Precautions: There are a few precautions to consider with these ingredients. Do not drink linden flower teas within 2 hours of taking any vitamin and mineral supplement, since the mucilage in the tea can interfere with the absorption of nutrients from the supplement. Cedar tips and juniper berries should not be used by women who are pregnant or breast feeding, and juniper berries should be used in moderation and should not be used by anyone who has inflammation of the kidneys.

*Make sure the cedar or fir tips are pesticide free and ethically wild-harvested.

New Cracked Black Peppercorn!

Posted by Christine|18 July 2014

 

black_pepper_crackedWe have some exciting news for those of you who like your black pepper a little on the coarse side…

 

New Cracked Black Peppercorn!

 

Our organic Cracked Black Pepper is a little larger in size than the organic Black Pepper Ground that we offer, and measures roughly to a 30-40 US mesh size. This makes it the perfect size for rubs and salad dressings.

Peppercorns are the fruit of Piper nigrum, an evergreen climbing vine. Black, white, and green peppercorns all come from the same plant, but they are harvested at different times and handled in different ways. To make black pepper, the clusters are plucked shortly before they ripen and are left in piles to ferment. After a few days, the berries are spread out on a mat and left to dry in the sun for two or three more days where they shrivel and blacken. This process takes quite a lot of care and precision to produce one of the world’s most treasured spices.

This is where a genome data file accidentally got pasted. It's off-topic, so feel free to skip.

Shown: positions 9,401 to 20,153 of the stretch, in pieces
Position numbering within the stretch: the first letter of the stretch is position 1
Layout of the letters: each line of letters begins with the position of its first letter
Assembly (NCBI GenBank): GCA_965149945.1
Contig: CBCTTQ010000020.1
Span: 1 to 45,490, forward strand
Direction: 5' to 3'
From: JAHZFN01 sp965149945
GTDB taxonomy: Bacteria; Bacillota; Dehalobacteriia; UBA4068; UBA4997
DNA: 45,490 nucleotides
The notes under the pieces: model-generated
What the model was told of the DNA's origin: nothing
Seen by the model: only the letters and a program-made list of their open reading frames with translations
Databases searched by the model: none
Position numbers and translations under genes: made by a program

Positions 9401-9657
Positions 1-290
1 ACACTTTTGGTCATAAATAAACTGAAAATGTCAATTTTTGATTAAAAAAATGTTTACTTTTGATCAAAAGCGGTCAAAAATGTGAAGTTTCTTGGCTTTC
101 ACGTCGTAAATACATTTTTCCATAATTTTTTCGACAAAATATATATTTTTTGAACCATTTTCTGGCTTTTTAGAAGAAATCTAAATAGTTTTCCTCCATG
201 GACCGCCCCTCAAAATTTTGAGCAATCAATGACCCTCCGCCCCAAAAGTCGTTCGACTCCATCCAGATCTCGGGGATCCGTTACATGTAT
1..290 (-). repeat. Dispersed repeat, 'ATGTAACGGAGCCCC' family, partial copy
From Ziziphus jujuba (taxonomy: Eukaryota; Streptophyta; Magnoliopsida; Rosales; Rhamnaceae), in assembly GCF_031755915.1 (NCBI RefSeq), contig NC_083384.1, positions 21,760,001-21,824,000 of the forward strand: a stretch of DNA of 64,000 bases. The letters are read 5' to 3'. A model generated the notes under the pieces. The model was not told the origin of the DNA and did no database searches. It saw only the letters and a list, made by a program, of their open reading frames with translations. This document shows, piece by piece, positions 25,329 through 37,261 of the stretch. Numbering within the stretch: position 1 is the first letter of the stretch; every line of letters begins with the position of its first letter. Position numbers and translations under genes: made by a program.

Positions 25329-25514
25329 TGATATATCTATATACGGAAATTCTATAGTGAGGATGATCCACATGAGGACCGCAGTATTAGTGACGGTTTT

Visit our website to see our full line of whole and ground peppercorns!

 

piper_nigrum

Photo Thursday!

Posted by Alieta|17 July 2014

Mountain Rose Herbs - Photo Thursday!

 

Last month the Great Plains Nature Center held a free public event called Outdoor Kansas Kids (OK Kids). The event focused on encouraging children to be active and involved in nature.  The theme for this year’s event was Blast from the Past.  Activities focused on the natural world and included bird house building, all natural herb tie-dying projects, pioneer-era crafts, archery, and animal displays.

We were very happy to have the opportunity to donate organic Turmeric Root Powder, Parsley Leaf, and Madder Root for the natural tie-dying activity. Pictured above is one of the participants displaying his newly herbal dyed t-shirt. How fun is that? Thanks to Friends of Great Plains Nature Center for inviting us to be a part of this day of creative learning!

 

Managing Stormwater Runoff for River Health

Posted by Alyssa|16 July 2014

Stormwater Management